By autumn 1981, battling Iranian F-14As proved a futile exercise for the IrAF: the available MiG-21MF/bis’ and MiG-23MS’ were equipped with poor radars and missiles requiring attacks from the rear hemisphere: much too often they would be detected early and either shot down or forced to withdraw. All the IrAF managed in one year of related efforts was for one of its MiG-21 pilots to hit and damage a single F-14A with few shells from its 23mm cannon in the course of a chaotic dogfight over Ahwaz. The situation was even more dramatic for Iraqi fighter-bombers: because their old RWR-systems proved unable to detect emissions of the AWG-9 when this was operated in the track-while-scan mode; and because the AIM-54 flew along a ballistic trajectory and thus attacked its targets from above, dozens of Iraqi pilots were shot down by long-range shots without ever knowing what had hit them. The sole effective method of defence was possible only once the presence of IRIAF Tomcats was visually confirmed – and consisted of fighter-bombers promptly jettisoning their ordnance and beating a hasty retreat.
Unsurprisingly, the GHQ in Baghdad put great emphasis on No. 79 Squadron (and on its new Mirage F.1s) finding a way to stop the ‘Tomcat menace.’
As the IRIAF’s F-14As on CAP-station north of Ahwaz continued causing losses to its fighter-bombers, in early November, the High Command IrAF ordered No. 79 Squadron to reinforce its detachment at Wanda AB to 10 aircraft. On order from the commander of the newly-established 3rd Air Defence Division IrAF (responsible for air defence of southern Iraq) Brigadier-General Nagdat an-Naqeeb, henceforth every Iraqi airstrike would be preceded by a pair of Mirages and MiG-23s that attempted to at least distract the Tomcats. Late on the morning of Nov. 15, 1981, a pair of MiG-23MS’ from No. 39 Squadron approached the Tomcats on station north of Ahwaz to attract their attention. As the Iranians moved to intercept, a pair of Mirage F.1EQ-2s led by Major Mukhalad sneaked upon them at very low altitude from the other side.When the two low-flying interceptors were within 20 kilometres from their targets, the ground control issued the pre-determined code-word – ‘Giraffe!’ – advising the pilots to climb and power up their radars. The two Iraqis established a lock on and then fired at least two Super 530F, from about 10 kilometres range. Taken by surprise, the Iranians were left with too little time to react. The F-14A piloted by Captain Gholam-Reza Nezam-Abadi- with Lieutenant Fahollah Jalal-Abadi as the Radar Intercept Officer (RIO)- received at least one direct hit, which forced the crew to eject. For the first time ever the IrAF has scored a confirmed kill against an F-14A Tomcat.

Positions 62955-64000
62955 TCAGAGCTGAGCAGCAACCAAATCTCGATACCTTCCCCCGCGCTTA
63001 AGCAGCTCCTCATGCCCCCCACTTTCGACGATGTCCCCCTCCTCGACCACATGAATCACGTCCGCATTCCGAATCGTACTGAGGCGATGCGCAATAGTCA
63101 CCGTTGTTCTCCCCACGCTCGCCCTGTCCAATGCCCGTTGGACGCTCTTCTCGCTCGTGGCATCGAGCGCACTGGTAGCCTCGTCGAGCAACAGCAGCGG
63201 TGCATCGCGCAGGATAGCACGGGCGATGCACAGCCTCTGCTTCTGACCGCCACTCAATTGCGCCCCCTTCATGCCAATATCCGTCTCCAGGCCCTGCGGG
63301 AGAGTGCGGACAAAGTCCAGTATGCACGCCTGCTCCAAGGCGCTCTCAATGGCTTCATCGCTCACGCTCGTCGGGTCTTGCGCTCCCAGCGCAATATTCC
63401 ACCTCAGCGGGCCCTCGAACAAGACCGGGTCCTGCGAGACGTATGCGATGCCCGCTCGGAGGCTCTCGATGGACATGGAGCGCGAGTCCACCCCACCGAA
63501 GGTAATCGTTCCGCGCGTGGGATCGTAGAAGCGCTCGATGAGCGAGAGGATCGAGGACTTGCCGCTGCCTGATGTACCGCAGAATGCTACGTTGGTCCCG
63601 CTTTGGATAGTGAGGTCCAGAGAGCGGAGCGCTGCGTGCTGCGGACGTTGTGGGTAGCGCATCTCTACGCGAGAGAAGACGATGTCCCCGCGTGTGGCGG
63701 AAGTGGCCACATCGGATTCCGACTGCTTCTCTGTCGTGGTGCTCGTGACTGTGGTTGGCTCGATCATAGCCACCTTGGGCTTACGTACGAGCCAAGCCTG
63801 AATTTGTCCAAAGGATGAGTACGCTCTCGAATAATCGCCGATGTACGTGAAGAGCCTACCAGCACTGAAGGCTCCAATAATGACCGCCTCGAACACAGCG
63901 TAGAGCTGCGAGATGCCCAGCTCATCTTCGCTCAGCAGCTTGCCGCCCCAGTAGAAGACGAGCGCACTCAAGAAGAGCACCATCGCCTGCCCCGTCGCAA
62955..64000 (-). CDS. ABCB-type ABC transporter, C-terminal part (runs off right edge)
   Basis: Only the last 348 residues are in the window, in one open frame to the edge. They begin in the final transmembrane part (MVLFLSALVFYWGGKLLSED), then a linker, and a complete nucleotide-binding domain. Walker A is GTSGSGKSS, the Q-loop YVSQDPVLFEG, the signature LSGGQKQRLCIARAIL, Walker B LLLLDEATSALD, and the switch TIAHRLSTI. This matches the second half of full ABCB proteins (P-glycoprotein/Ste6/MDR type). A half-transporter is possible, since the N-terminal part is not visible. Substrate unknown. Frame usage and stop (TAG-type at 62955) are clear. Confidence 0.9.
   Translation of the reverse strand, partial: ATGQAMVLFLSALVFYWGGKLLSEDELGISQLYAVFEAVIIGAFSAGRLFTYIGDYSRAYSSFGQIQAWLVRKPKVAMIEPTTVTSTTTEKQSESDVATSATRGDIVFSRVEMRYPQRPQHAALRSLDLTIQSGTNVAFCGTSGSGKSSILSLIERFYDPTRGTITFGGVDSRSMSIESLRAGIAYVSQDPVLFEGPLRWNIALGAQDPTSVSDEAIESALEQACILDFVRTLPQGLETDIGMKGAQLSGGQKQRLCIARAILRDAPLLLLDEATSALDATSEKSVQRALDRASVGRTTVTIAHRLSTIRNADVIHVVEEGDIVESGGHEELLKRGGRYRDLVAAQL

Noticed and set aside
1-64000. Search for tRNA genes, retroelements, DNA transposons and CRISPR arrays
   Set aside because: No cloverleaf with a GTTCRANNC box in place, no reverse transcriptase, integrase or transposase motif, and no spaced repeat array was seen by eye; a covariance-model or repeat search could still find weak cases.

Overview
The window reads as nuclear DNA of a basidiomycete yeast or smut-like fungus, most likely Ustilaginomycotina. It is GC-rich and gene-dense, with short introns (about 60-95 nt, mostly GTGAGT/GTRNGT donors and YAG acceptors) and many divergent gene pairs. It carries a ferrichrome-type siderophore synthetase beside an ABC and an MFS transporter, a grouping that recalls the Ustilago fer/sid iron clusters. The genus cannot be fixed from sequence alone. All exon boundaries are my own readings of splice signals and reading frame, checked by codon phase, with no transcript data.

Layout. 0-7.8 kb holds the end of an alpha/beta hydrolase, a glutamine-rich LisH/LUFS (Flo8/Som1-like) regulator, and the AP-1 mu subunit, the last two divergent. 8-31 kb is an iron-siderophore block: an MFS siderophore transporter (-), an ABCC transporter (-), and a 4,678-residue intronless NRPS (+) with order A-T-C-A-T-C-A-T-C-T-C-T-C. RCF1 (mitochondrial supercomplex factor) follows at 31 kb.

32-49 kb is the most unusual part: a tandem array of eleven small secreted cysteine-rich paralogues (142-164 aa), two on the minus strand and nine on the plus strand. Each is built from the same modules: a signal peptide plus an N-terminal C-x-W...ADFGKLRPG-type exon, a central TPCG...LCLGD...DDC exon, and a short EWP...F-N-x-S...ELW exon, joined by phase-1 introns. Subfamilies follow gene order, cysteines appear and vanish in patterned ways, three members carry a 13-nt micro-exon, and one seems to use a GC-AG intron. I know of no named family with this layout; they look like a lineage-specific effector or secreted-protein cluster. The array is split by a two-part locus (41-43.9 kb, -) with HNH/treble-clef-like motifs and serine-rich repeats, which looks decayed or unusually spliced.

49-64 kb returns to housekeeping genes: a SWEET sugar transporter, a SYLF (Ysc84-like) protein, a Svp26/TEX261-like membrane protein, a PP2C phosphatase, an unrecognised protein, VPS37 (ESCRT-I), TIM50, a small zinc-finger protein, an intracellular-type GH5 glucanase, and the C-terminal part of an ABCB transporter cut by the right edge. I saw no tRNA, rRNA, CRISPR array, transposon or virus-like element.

Emboldened by this success Brigadier-General Naqeeb ordered No. 79 Squadron into a major effort on Nov. 24, 1981. Two Giraffe operations – so-called due to their flight profile – were run that day, both again in coordination with MiG-23MS’ from No. 39 and MiG-23MFs from the newly-established No. 67 Squadron and both along the same pattern as the first successful, one. However, in their excitement the Iraqi pilots always targeted just one F-14A: thus, they just hit one in each attempt. Late in the morning the aircraft flown by Captain Jafar Bahadoran and Lieutenant Yadollah Hosseini was shot down, and in the afternoon another F-14A, flown by Major Abolfazl Hooshyar with RIO Lieutenant Ahmad Roustaei (both Iranian ejected safely).
One last Giraffe operation took place on Apr. 24, 1988 when a pair of Mirage F.1EQ-4s and F.1EQ-5s was each scrambled into action against a single IRIAF’s F-14A. Using a combination of offensive split and the Giraffe tactics, the F.1EQ-5s then acted as bait for the Tomcat performing a CAP about 50 kilometres south of Khark, dragging the Iranian fighter in front of the two F.1EQ-4s until Captain Ahmed Hussein Khalaf established a lock-on and fired one Super 530F from a range of 10 kilometres. According to Iraqi sources, Hussein’s missile either scored a direct hit, or detonated right underneath target’s cockpit, and the pilot was subsequently credited with a confirmed kill. However, whatever the Iraqis saw or concluded after reviewing the gun-camera film, Major Jalal Zandi managed to land the badly damaged Tomcat back in Bushehr: the IRIAF did not lose a single F-14A in all of 1988.
Photo credit: Islamic Republic of Iran Air Force and PA via Wikipedia